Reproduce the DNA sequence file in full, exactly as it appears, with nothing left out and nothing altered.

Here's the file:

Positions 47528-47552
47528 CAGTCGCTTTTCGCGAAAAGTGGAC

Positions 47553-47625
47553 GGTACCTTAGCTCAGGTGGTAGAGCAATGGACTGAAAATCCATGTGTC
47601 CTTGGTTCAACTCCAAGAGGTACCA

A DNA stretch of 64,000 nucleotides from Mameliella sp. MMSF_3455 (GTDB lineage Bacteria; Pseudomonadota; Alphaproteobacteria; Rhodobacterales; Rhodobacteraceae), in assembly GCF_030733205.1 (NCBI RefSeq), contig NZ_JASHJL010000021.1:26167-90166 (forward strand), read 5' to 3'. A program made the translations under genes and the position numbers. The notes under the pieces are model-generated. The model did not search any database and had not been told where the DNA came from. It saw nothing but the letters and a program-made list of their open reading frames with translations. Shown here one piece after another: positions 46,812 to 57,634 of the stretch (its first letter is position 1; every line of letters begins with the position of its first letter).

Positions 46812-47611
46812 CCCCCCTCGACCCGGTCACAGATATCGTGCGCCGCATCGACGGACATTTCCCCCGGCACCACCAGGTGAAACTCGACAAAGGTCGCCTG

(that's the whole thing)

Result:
Positions 47528-47552
47528 CAGTCGCTTTTCGCGAAAAGTGGAC

Positions 47553-47625
47553 GGTACCTTAGCTCAGGTGGTAGAGCAATGGACTGAAAATCCATGTGTC
47601 CTTGGTTCAACTCCAAGAGGTACCA

A DNA stretch of 64,000 nucleotides from Mameliella sp. MMSF_3455 (GTDB lineage Bacteria; Pseudomonadota; Alphaproteobacteria; Rhodobacterales; Rhodobacteraceae), in assembly GCF_030733205.1 (NCBI RefSeq), contig NZ_JASHJL010000021.1:26167-90166 (forward strand), read 5' to 3'. A program made the translations under genes and the position numbers. The notes under the pieces are model-generated. The model did not search any database and had not been told where the DNA came from. It saw nothing but the letters and a program-made list of their open reading frames with translations. Shown here one piece after another: positions 46,812 to 57,634 of the stretch (its first letter is position 1; every line of letters begins with the position of its first letter).

Positions 46812-47611
46812 CCCCCCTCGACCCGGTCACAGATATCGTGCGCCGCATCGACGGACATTTCCCCCGGCACCACCAGGTGAAACTCGACAAAGGTCGCCTG